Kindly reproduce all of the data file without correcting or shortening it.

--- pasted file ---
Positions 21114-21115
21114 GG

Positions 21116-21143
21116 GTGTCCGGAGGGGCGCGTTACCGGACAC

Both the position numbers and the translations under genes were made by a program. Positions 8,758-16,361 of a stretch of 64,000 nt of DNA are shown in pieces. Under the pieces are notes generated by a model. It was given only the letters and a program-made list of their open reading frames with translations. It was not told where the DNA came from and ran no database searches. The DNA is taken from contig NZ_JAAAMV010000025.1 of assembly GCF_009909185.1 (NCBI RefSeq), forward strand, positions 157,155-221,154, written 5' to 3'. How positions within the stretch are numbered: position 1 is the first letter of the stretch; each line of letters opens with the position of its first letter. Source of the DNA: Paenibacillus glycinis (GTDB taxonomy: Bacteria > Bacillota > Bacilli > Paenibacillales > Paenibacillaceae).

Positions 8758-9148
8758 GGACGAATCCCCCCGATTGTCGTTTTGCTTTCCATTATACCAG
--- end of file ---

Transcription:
Positions 21114-21115
21114 GG

Positions 21116-21143
21116 GTGTCCGGAGGGGCGCGTTACCGGACAC

Both the position numbers and the translations under genes were made by a program. Positions 8,758-16,361 of a stretch of 64,000 nt of DNA are shown in pieces. Under the pieces are notes generated by a model. It was given only the letters and a program-made list of their open reading frames with translations. It was not told where the DNA came from and ran no database searches. The DNA is taken from contig NZ_JAAAMV010000025.1 of assembly GCF_009909185.1 (NCBI RefSeq), forward strand, positions 157,155-221,154, written 5' to 3'. How positions within the stretch are numbered: position 1 is the first letter of the stretch; each line of letters opens with the position of its first letter. Source of the DNA: Paenibacillus glycinis (GTDB taxonomy: Bacteria > Bacillota > Bacilli > Paenibacillales > Paenibacillaceae).

Positions 8758-9148
8758 GGACGAATCCCCCCGATTGTCGTTTTGCTTTCCATTATACCAG